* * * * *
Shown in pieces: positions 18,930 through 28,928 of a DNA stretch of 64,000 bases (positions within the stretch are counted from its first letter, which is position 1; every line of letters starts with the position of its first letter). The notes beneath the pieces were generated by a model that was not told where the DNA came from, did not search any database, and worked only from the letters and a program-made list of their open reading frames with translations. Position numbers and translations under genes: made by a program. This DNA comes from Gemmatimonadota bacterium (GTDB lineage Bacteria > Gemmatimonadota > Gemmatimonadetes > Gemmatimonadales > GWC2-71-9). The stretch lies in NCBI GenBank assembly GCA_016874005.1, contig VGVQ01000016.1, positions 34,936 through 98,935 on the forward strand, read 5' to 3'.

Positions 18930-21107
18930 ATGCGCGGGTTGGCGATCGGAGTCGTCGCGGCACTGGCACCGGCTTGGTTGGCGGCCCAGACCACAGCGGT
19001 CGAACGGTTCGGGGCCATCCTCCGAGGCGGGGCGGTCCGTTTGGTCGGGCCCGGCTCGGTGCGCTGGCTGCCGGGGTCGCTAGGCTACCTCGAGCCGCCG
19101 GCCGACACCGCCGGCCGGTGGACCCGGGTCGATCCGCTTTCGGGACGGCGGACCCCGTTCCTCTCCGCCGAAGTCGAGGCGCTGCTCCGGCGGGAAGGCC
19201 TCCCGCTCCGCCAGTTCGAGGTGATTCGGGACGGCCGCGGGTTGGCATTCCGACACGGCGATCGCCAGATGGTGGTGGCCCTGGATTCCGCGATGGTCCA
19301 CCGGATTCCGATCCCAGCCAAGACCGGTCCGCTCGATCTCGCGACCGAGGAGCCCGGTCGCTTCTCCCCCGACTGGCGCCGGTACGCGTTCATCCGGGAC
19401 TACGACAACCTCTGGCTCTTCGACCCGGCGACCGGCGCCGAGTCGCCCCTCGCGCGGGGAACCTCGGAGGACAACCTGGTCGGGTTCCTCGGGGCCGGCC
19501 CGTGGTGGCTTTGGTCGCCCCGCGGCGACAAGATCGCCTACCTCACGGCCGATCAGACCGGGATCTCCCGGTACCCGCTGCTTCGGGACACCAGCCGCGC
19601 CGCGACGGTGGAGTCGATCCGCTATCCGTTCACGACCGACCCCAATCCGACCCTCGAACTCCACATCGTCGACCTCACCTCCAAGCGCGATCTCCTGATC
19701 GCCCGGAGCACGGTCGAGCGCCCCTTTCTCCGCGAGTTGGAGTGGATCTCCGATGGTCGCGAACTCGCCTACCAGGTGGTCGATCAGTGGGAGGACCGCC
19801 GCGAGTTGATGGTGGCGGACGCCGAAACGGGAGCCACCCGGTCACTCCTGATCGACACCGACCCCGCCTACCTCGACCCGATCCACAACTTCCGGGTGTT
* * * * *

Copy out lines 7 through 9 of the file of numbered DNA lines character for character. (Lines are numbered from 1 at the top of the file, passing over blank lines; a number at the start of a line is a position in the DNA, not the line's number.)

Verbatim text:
19301 CCGGATTCCGATCCCAGCCAAGACCGGTCCGCTCGATCTCGCGACCGAGGAGCCCGGTCGCTTCTCCCCCGACTGGCGCCGGTACGCGTTCATCCGGGAC
19401 TACGACAACCTCTGGCTCTTCGACCCGGCGACCGGCGCCGAGTCGCCCCTCGCGCGGGGAACCTCGGAGGACAACCTGGTCGGGTTCCTCGGGGCCGGCC
19501 CGTGGTGGCTTTGGTCGCCCCGCGGCGACAAGATCGCCTACCTCACGGCCGATCAGACCGGGATCTCCCGGTACCCGCTGCTTCGGGACACCAGCCGCGC